WILLISTON Like many high school seniors, Schatzi Jore is filled with plans for the future, but she might have a little more time to devote to her dreams than other seniors.
Jore, a semi-finalist for a National Merit Scholarship, has been homeschooled most of her young life.
"It's quite informal," she said of her schooling. "You're required to do a certain number of hours a day ... but if there's something going on from 9 to 2 I can do that and you can do schoolwork in the evening."
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Schatzi Jore, a homeschooled senior from Williston, is a semi-finalist for a National Merit Scholarship Award and has participated in many events during her high school years.
Now 18, she's pretty involved in her own schooling and her interests direct a lot of what she studies and what textbooks are ordered for her classes.
That independence gives her a lot of freedom to participate in different activities, too, like regional, state and international science fairs, where she has been an award winner all through high school.
"I do something new every year," said Jore. "Sometimes my ideas come from personal experience and sometimes they're just out of the blue."
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During her sophomore year, Jore's science fair project was inspired by a personal tragedy. Her aunt and a cousin had been killed in a car accident. Jore invented the Vehicular Line Detection Alert System, a device that would set off an alarm whenever the car crosses the highway's center line.
"I was able to do that and it was pretty exciting," said Jore.
That project took her to the international science fair.
During her freshman year, she built a boiler system for heating a home and ended up installing it in the family home.
She and her father sometimes brainstorm ideas for their projects.
When someone is homeschooled, people sometimes bring up concerns about a student not having a chance to make friends, but Jore said that isn't true of her.
"I meet my friends in other areas," said Jore. "I'm involved in a lot of different activities and organizations. I feel like being homeschooled I'm not as segregated into age groups. I have friends anywhere from 11 years old to 50."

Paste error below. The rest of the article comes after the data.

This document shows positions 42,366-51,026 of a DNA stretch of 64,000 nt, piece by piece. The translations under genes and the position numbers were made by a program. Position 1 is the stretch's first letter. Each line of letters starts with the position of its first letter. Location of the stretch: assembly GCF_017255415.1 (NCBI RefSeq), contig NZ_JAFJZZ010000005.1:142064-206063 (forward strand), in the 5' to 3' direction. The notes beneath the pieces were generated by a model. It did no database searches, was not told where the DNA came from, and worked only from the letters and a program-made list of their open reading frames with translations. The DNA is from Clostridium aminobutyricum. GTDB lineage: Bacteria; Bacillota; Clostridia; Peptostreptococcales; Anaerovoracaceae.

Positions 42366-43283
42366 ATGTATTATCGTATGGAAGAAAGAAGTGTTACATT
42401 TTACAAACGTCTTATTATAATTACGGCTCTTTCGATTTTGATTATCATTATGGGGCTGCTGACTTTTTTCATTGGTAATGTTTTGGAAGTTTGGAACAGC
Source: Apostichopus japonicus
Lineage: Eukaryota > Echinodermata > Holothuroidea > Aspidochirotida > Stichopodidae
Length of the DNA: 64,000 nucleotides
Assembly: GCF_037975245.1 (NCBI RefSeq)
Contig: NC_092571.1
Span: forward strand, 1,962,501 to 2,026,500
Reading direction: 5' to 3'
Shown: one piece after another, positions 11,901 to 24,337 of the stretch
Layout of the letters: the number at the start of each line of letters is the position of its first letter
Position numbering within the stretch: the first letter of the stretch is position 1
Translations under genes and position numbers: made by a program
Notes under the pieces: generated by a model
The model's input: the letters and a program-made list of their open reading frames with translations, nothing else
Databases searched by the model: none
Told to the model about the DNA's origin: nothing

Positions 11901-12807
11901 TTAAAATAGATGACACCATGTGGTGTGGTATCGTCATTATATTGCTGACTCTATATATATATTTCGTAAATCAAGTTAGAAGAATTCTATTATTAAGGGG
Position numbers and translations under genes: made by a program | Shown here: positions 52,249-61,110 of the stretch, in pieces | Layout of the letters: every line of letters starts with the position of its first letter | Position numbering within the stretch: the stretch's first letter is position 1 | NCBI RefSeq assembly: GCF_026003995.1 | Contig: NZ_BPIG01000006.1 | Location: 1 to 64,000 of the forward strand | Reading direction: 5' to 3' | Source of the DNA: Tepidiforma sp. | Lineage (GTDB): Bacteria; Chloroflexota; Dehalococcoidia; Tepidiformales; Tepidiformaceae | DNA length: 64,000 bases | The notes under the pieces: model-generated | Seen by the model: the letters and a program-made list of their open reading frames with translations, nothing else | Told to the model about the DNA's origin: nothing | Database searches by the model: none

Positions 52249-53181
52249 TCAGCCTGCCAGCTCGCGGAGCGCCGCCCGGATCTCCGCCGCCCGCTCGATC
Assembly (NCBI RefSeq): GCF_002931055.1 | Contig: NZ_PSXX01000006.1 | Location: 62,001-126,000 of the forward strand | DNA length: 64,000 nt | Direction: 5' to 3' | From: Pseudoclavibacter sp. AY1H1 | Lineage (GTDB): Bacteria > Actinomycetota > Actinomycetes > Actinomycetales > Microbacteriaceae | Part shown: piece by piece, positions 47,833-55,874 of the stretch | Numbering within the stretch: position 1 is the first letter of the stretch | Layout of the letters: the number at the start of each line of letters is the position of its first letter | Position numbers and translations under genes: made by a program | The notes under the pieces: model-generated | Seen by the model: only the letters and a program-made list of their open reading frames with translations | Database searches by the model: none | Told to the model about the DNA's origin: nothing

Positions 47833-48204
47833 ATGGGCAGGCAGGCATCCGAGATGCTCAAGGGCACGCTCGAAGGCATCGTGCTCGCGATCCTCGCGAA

Her parents, Phil and C'Dale Jore, homeschooled both Schatzi and her older sister. C'Dale Jore said last summer that neither she nor her husband are "science geeks" but they worked closely with their daughters.
"I believe children need two basic tools: how to communicate and solve problems," her mother wrote in an e-mail last summer. "Motivation comes from within. It is up to the individual to motivate themselves to use those tools that I teach. If they can read, comprehend, write, speak and compute, they can do anything. These are the keys to preparation for life, not just college. Science Fair and 4-H helped me communicate and solve problems so as the teacher, those are two requirements at our homeschool until graduation."
Jore has participated in drama events with students from Trinity Christian School in Williston since her freshman year in high school and won a superior acting award at a drama competition. Earlier this fall she auditioned for the choir and participated in the Northwest Festival of Music at Minot State University along with high school musicians from across the state.
Jore is also a member of the Civil Air Patrol, which meets in Minot, and attended an encampment for the organization last summer at Ellsworth Air Force Base in Rapid City, S.D.
"It's pretty intense," said Jore. "It's a really good experience. It brought out parts of me that I had never had to use before."
Students in the Civil Air Patrol learn about aerospace, leadership and fitness and learn drill and ceremonies. They also have a chance to have free orientation flights if they're under age 18. Jore had a chance to take a couple of flights before her 18th birthday.
Jore wants to be a pilot, though she isn't sure where her career path will take her, though commercial aviation is a possibility. She has a full tuition scholarship waiting for her at Liberty University in Virginia next year.